There was no evidence of reduced risk for any category of colorectal cancer outcome associated with the intervention. The estimated intervention effects in proximal and distal colon cancer were somewhat different (HRs, 1.25 vs 0.86; P = .07 from likelihood ratio test), but there was no other evidence of differential effect by colorectal cancer subsite. None of the HRs for total cancer incidence, total cancer mortality, global index, or total mortality were statistically significant. The annualized incidence rates of colon polyps or adenomas (self-report) were lower in the intervention group than in the comparison group (2.16% vs 2.35%, respectively; HR, 0.91; 95% CI, 0.87-0.95). No differences were seen between groups for tumor characteristics (Table 4).
Colorectal clinical examination rates were similar between the intervention groups (Figure 4). There were small differences in the percentage of women with no colonoscopy or sigmoidoscopy during follow-up (45.7% for intervention vs 44.1% for comparison; P = .04). Overall, 10.6% in the intervention group and 9.9% in the comparison group had neither colon nor rectal screenings during follow-up (P = .30).
Among the 23 subgroups examined, only the interactions with aspirin use and the composite variable of combined hormone use (personal use at baseline or randomization to active estrogen plus progestin) were significant at the .01 level (Figure 5). Although the risk of colon cancer increased with age, there was no interaction of intervention with age at baseline (P = .18). Intervention HRs were not significantly different among the 4 different racial/ethnic groups with sufficient numbers of events (P = .78). The estimated intervention effect was lower in baseline high-dose aspirin users compared with that in nonusers (P = .01); however, the higher incidence observed (0.19%) in this subgroup of comparison women is an anomaly, suggesting that other factors may be relevant. No interaction was seen with duration of aspirin use, statin use, or nonaspirin nonsteroidal anti-inflammatory drug use at baseline, or with aspirin use during follow-up, examined as a time-dependent covariate.
Using data from the baseline 4-day food record of cases, no interactions with intervention effect were found with energy intake, percentage of energy from fat, percentage of energy from saturated fat, or dietary fiber. Similarly, using baseline food frequency questionnaire data, there were no interactions with servings of vegetables and fruits (Figure 6), of red meat, or of grains or folate intake. The interaction test with baseline alcohol consumption was not significant (P = .09) and did not appreciably change when folate intake was considered.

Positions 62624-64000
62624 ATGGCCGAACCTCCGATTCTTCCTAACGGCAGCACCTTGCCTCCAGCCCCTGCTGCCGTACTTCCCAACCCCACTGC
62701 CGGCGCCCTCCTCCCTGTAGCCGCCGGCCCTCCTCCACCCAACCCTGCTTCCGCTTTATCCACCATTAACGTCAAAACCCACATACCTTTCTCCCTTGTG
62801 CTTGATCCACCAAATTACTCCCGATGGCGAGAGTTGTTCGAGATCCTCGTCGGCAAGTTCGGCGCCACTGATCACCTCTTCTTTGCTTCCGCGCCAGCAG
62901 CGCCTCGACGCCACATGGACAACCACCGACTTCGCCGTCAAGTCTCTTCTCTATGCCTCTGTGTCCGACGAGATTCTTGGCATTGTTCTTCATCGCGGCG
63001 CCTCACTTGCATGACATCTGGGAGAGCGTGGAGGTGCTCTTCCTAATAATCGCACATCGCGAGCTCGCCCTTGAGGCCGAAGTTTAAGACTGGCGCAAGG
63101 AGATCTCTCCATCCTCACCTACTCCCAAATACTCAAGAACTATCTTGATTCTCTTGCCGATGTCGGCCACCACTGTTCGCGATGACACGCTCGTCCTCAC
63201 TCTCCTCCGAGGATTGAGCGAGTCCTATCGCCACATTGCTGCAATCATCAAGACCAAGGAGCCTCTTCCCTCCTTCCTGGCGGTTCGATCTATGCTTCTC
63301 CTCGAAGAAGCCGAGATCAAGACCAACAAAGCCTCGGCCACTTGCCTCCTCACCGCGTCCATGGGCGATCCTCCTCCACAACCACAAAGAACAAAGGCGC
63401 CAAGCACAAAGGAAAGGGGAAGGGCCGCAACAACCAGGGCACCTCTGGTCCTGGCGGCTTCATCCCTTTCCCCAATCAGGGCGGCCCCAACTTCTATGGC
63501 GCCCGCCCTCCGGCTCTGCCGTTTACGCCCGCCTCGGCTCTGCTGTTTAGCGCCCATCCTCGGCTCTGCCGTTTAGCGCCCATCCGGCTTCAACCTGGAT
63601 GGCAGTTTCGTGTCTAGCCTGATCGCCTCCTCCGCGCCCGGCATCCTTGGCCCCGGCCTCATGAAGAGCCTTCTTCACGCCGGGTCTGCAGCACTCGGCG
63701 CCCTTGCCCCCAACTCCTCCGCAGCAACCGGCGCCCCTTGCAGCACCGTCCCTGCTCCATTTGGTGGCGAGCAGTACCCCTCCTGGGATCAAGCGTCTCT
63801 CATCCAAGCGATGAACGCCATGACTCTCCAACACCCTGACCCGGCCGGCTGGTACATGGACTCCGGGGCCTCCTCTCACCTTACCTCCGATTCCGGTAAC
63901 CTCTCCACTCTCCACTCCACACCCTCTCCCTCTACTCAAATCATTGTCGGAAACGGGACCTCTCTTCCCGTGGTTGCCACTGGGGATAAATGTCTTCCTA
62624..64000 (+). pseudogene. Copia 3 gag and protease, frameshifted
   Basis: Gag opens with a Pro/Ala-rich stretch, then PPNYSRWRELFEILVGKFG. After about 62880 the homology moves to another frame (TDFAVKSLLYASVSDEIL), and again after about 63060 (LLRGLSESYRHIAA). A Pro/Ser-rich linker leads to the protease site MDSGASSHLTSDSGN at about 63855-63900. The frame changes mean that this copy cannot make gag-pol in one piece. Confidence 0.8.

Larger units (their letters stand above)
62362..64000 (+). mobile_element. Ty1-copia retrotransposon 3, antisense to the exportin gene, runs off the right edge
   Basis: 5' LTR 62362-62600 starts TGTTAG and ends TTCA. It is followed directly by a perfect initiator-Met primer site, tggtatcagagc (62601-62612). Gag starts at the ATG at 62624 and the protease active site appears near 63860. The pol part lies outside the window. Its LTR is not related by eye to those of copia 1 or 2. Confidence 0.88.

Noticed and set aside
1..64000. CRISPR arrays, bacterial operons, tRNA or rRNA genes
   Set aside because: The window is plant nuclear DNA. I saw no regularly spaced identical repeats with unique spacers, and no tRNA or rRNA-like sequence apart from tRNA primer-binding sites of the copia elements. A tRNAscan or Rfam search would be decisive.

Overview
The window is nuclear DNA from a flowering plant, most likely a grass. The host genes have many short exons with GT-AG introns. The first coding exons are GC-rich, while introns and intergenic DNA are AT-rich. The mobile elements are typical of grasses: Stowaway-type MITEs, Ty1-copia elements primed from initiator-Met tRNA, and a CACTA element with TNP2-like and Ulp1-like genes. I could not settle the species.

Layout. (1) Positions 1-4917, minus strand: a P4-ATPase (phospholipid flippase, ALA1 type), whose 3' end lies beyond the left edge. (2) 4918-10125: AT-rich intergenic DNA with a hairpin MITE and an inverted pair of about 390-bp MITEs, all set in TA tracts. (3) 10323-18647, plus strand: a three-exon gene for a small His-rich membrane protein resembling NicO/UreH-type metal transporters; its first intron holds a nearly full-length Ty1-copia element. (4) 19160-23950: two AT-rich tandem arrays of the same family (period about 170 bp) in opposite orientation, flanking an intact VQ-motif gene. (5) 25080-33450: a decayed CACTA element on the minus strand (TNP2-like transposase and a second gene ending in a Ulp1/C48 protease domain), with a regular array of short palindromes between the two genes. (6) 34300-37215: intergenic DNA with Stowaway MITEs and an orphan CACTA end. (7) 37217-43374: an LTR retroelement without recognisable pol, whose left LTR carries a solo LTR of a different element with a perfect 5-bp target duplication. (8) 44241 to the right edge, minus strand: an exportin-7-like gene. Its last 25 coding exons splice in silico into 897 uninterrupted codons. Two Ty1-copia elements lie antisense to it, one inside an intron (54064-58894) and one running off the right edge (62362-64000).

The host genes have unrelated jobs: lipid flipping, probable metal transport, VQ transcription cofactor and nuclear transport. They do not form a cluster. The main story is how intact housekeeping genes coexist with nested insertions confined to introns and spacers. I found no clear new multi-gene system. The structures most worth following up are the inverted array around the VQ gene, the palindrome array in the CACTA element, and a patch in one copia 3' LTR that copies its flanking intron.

To explore the effect of nonadherence to trial activities, a Cox regression model was fit censoring follow-up for a participant when she first became nonadherent (did not attend the annual clinic visit or, for intervention women, completed 50% or fewer intervention sessions in a given year). Inverse censoring probability weights, derived from Cox regression models of 18 baseline variables (demographic, dietary, psychosocial, family history of colorectal cancer, physical activity, body mass index, alcohol consumption, multivitamin use, and randomization into the hormone therapy trial) for intervention and comparison groups separately, were used to adjust for the imbalance created by the adherence censoring.25
Adherence rates from these models were 85%, 75%, and 66% at years 3, 6, and 9, respectively, among comparison women and 61%, 37%, and 25% among intervention women. The difference between adherent intervention vs adherent comparison women in percentage of energy from fat (from the food frequency questionnaire) was 12.1%, 11.4%, 10.4%, and 9.5% at years 1, 3, 6, and 9. The HR for colorectal cancer from the inverse probability–weighted analysis was 1.09 (95% CI, 0.88-1.36). Exploratory analyses using other adherence measures did not appreciably change the interpretation.
An intervention aimed toward a low-fat eating pattern did not reduce colorectal cancer risk in postmenopausal women. Despite a significant change in fat intake and increases in vegetable, fruit, and grain consumption, the intervention hazard ratio is in the direction of an increased risk. There were no substantial differences in tumor characteristics or in rates of bowel screening between groups. Although self-reported incidence of colorectal polyps or adenomas was lower in the intervention group, no evidence of a trend toward lower colorectal cancer risk with time in the intervention group was observed over the mean 8.1-year study period.
These findings are consistent with the findings from the Polyp Prevention Trial,31 a secondary prevention trial of polyp recurrence, which had a similar goal for fat, fruit, and vegetable intake but also included a goal of 18 g/1000 kcal of dietary fiber.32 The Polyp Prevention Trial observed no effect on polyp recurrence in the 2079 participants followed up for 4 years.32 A small trial in Toronto, Ontario, of high fiber and low fat showed no effect on recurrence of neoplastic polyps, but, within an intensive counseling subgroup, concentrations of fecal bile acids appeared to be reduced.33 A small factorial trial in Australia of a low-fat intervention, β-carotene supplementation, or wheat bran supplementation found no reduction in recurrence rates of adenomas but suggested that the combination of low fat and wheat bran reduced the transition from smaller to larger adenomas.34